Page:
If you are comfortable cooking by sight and taste, you’ll be happy to know that a recipe, in strict format, isn’t really helpful when making fresh tomato sauce. If you love the step-by-step instructions and no-fail certainty of a recipe, then you might be a little nervous. But, you simply cannot mess up tomato sauce (short of burning it), so this is a good place to start your improvisational career in the kitchen.
Since there is no real recipe, I am going to give a few tips and guidelines culled from my experience. Please feel free to add other helpful thoughts in the comments section. Cooking is nothing if not the result of accrued wisdom.
- Fresh tomato sauce is a great way to use up tomatoes when they’re growing faster than you can eat them. And it’s the perfect place for soft, bruised, overripe ones.
- Roma, or paste tomatoes, make for nice, rich sauce. But if you don’t have them, your average garden-variety tomato will work, you’re just going to have to work a little harder.
- Bring a large pot of water to boil, and prepare a large bowl of ice water.
- Cut out any rotten or moldy parts and lightly score an “X” on the bottom (not stem side) of the tomato.
- A few at a time, drop the tomatoes into the boiling water for about 20-30 seconds. Remove them from the pot with a slotted spoon and transfer them to the ice water.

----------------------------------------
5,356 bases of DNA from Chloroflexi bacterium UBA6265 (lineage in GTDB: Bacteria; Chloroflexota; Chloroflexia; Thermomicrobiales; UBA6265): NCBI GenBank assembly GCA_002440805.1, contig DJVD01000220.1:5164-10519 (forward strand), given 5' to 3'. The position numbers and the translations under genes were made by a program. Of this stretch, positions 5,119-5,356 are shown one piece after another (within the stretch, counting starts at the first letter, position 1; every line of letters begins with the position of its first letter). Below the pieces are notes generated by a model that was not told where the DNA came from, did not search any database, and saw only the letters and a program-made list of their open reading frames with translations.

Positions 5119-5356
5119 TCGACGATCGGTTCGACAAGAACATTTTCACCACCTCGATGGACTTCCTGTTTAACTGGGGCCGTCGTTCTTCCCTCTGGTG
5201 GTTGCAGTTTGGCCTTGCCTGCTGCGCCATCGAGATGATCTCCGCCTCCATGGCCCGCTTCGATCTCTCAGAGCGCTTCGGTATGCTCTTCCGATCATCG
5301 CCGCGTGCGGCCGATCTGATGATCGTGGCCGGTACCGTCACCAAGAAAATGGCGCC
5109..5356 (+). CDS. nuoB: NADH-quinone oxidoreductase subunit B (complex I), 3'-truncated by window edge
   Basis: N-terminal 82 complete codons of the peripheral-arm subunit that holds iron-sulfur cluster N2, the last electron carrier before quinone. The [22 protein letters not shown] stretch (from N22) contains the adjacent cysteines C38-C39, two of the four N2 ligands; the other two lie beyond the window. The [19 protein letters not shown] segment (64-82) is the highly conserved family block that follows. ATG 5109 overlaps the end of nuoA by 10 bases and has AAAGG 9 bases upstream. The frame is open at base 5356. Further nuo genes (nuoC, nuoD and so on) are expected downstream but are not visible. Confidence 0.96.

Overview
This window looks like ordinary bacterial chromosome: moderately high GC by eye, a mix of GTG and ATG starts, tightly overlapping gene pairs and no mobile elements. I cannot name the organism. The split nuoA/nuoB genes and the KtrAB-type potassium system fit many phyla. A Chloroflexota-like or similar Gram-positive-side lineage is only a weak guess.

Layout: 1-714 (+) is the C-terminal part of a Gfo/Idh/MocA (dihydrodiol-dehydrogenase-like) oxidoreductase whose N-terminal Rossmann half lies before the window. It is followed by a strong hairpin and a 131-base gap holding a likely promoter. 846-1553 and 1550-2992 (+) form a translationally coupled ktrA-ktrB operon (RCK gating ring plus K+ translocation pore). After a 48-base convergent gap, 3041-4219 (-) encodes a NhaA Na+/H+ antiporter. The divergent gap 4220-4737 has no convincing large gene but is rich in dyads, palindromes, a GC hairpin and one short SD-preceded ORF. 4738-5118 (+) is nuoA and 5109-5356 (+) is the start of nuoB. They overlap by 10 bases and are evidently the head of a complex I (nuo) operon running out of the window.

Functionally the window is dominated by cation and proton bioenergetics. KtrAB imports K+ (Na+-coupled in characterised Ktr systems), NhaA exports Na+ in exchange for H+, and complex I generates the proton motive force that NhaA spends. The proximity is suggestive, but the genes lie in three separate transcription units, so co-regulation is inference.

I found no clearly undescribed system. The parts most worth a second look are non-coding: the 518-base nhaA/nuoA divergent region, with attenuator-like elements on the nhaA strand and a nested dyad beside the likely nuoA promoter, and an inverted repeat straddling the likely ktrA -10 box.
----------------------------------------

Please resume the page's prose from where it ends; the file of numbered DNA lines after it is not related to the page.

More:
- Peel, seed, and dice the tomatoes. (Since I don’t like to waste anything, I save the juice and seeds and strain it—saving the juice and discarding only the seeds.)
- Transfer about 1/3 of your diced tomatoes to a blender or food processor, and process into a thick puree. (This helps thicken the sauce. This step is a must if you are not using paste tomatoes.)
- Meanwhile, if you are making meat sauce, brown the meat in a large pot or Dutch oven. When the meat is brown, remove it from the pot and set it aside.
- Chop a medium-large onion (and maybe a carrot and celery stalk), and mince 2-3 large cloves of garlic. Heat 2-3 tablespoons of olive oil in a large pot or Dutch oven. Add the onion (and carrot and celery) and sauté until soft, then add the garlic and continue to sauté until fragrant. If using meat, return it to the pot. If you’d like to add red pepper flakes or dry herbs (basil, oregano, thyme, etc), add them now.
- Deglaze the pot with a heavy splash of red wine (about ½ cup). Add the diced tomatoes and the tomato puree to the pot, season with salt and pepper and simmer.
- Continue seasoning and simmering–adding more salt, pepper, or wine as needed–until the sauce has reached your desired consistency. (If you are planning to freeze the sauce, I would suggest making it a little thicker than you normally would since sauce tends to thin a bit when thawed.)
- When the sauce is just about done, add any fresh herbs you’d like. And if you’d like to add cream or milk, do so at this point and cook for a few more minutes.
- If you’re not eating the sauce immediately, allow it to cool and transfer it to freezer bags or containers. It can be frozen for up to 3 months with meat, and 4-6 months without meat.